Why is Dr. Ekenstedt only at Carver Lake in the evenings? What does she do during the day?
If you have been to our clinic lately and have had chance to meet me (Dr. Kari Ekenstedt), then it’s possible you’ve asked yourself the same questions. I would like to answer them!
When I finished veterinary school and got my license in 2005, rather than go into full-time practice, I opted to continue my education by pursuing a PhD in the area of canine molecular genetics and genomics. Therefore I am still in school and working on a couple of research projects. One is inherited epilepsy in dogs – I’ll write more about that next month.
My other project is the genetic basis for mammary (breast) cancers in certain high risk breeds of dogs, and that is what I’d like to tell you about this month.
Mammary cancer rates in dogs are actually very low in this country compared to Western Europe and Scandinavia because we practice early spaying of our female dogs in the USA. If you do not plan to breed your dog, it is an excellent idea to spay her before her first heat-cycle to avoid certain types of cancers. Since mammary cancer has a hormonal component, early spaying also decreases the risk for this type of cancer.
Looking at data on dogs who develop mammary cancer in countries that do not practice early spaying, such as Sweden, shows us which breeds are at higher risk for developing mammary cancer. Research shows us that the breeds with the highest risks are Cocker Spaniels, English Springer Spaniels, and German Shepherds.
Studies show that up to 30% of all female English Springer Spaniels in Sweden develop some form of mammary cancer. When we see disease incidence rates like this, which are much higher than other breeds, we begin to suspect that there is an inherited problem.
We know from studies in humans that there are definitely some mammary (breast) cancers that up to 10% of all human mammary cancers are inherited and can be traced through families.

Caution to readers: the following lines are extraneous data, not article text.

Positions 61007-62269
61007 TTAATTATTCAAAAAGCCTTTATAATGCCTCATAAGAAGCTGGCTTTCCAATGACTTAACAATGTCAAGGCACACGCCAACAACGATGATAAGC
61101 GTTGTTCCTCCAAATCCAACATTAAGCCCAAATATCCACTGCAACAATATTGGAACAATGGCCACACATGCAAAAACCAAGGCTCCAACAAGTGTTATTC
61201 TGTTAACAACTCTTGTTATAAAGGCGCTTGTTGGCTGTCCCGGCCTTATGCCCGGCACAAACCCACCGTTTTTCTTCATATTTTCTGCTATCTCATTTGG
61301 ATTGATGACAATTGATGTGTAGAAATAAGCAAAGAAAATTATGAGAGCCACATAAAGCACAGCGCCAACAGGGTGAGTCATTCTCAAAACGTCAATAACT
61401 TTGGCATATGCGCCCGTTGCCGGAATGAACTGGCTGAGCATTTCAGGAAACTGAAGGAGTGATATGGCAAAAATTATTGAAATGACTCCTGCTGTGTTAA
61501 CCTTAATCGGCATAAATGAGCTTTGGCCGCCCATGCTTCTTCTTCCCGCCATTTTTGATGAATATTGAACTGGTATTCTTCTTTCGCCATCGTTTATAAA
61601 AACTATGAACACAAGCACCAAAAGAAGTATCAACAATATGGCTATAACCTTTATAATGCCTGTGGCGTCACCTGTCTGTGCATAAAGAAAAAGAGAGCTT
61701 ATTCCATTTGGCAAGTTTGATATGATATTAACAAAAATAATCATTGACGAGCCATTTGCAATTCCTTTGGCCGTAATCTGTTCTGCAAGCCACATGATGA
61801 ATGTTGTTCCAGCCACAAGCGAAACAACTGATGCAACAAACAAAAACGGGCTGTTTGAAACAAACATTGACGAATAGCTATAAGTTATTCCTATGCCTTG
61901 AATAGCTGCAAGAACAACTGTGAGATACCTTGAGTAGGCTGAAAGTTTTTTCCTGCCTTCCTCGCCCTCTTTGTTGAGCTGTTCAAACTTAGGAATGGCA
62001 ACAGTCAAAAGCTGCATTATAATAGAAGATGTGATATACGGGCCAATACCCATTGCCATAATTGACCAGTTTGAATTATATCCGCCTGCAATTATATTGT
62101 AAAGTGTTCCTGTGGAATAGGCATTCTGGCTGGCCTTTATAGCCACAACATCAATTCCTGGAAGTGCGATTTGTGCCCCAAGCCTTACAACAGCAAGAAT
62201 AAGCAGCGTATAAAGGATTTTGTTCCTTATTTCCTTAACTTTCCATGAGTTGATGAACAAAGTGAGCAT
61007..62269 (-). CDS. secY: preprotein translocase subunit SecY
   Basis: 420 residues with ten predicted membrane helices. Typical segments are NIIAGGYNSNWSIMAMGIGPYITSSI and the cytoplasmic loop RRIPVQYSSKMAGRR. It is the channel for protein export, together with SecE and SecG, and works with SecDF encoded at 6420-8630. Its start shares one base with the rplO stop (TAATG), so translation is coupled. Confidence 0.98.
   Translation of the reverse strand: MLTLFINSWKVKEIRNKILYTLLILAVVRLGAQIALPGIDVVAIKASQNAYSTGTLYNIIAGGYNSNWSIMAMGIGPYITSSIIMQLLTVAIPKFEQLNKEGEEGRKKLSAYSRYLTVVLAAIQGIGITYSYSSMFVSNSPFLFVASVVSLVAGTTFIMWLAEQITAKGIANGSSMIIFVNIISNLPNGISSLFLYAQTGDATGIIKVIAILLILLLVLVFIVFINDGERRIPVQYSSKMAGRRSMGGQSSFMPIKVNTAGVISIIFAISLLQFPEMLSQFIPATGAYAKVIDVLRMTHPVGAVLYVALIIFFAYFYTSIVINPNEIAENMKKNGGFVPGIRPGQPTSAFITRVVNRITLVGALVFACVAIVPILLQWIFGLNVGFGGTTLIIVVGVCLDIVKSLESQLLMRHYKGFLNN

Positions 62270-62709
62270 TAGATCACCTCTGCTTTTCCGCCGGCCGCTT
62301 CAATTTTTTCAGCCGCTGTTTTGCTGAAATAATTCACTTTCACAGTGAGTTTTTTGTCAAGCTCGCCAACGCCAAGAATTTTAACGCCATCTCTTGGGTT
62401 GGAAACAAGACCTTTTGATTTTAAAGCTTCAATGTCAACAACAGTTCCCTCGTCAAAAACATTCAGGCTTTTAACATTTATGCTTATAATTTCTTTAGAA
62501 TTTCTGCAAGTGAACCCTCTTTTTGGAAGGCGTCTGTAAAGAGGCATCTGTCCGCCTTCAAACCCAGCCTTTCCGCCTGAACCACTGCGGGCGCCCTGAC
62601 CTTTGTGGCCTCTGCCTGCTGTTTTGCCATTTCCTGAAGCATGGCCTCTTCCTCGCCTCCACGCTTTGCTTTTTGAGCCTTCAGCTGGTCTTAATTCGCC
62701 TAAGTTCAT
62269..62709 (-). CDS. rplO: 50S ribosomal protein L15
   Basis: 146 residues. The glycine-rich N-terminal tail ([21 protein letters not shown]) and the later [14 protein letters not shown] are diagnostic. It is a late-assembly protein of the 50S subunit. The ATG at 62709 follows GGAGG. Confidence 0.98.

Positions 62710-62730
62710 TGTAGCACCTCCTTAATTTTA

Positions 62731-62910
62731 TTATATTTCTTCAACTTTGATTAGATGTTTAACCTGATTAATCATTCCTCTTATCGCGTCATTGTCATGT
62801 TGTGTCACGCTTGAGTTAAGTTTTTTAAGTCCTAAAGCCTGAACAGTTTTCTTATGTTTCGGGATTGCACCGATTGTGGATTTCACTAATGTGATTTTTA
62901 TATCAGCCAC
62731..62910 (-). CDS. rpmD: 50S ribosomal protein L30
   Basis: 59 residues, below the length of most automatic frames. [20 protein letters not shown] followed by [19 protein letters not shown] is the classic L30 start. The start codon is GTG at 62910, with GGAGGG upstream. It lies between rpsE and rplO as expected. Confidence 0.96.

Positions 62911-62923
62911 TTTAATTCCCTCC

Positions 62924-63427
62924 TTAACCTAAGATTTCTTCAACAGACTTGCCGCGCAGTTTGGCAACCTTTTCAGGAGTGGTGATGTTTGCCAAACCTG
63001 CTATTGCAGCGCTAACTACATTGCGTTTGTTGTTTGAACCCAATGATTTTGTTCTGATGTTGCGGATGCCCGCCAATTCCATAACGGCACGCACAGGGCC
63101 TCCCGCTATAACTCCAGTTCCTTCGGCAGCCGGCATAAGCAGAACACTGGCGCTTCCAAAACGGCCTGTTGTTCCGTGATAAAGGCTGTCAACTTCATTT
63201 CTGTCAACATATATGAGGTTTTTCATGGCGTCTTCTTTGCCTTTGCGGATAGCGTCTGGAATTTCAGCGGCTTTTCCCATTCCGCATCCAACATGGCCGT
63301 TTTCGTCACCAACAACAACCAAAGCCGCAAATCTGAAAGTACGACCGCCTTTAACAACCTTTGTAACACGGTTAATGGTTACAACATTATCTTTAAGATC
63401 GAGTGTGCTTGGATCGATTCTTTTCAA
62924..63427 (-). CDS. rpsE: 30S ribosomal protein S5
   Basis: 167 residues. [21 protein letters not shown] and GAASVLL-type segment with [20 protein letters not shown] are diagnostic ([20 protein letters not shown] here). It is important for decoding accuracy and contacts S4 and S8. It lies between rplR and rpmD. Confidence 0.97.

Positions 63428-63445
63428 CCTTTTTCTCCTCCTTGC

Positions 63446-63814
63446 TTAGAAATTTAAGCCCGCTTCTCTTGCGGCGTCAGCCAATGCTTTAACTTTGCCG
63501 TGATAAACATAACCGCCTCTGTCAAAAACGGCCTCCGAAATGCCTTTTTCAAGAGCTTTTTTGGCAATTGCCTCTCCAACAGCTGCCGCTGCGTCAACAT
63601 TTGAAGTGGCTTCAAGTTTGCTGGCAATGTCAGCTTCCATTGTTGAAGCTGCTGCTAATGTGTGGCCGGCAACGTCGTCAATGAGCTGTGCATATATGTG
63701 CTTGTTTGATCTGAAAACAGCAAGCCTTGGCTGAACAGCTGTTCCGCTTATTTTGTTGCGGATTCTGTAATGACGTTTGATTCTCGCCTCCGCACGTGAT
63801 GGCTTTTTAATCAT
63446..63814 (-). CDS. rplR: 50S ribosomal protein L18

Several mutations have been found in the genes called BRCA1 and BRCA2 (which stand for BReast CAncer susceptibility genes #1 and #2.) I am looking at these two genes in dogs from these three breeds. The work involves sequencing and genotyping, studies, which are forms of genetic studies.
An interesting subset of cases (both in human and veterinary medicine), though very rare, are men/male dogs who develop mammary cancer. In men, mammary cancer is most often associated with mutations in the BRCA2 gene.
Interestingly, male Cocker Spaniels appear to have 4.5 times the risk of developing mammary cancer than male dogs in general. Our hypothesis is that male Cocker Spaniels may have mutations in the BRCA2 gene, similar to what is seen in men. It may be that either BRCA1 and BRCA2, or both, may be involved in these three breeds in predisposing them to the development of mammary cancer.
In order to conduct these genetic studies, we need two types of dogs: Purebred unaffected dogs (controls) and purebred affected dogs. You and your dog can help! All we need is a blood sample from unaffected dogs, since we can get DNA from the white blood cells that circulate in the blood.
From dogs with mammary cancer we collect a blood sample and a sample from the tumor tissue (which would have been submitted to a lab for a histological diagnosis when your dog had surgery to remove the tumor.) We also request a copy of your dog’s pedigree.
If we determine that there is an underlying genetic mutation that predisposes these dogs to developing mammary cancers then perhaps we will also be able to develop a genetic test to help better inform breeders. Then breeders could make informed decisions regarding which dogs to mate, selecting healthier dogs. Ultimately it is my goal to benefit canine health through this kind of research.
So, that is what I do all day while I am away from Carver Lake. While I’m not directly caring for individual pets, I am working to benefit companion animal health on a broader scale. And, I love what I do!
If you have any questions about my research or are interested in enrolling your purebred Cocker Spaniel, English Springer Spaniel, or German Shepherd in this study, please contact Dr. Ekenstedt at Carver Lake Veterinary Center or directly at her research lab at the University of Minnesota, (612) 624-5322.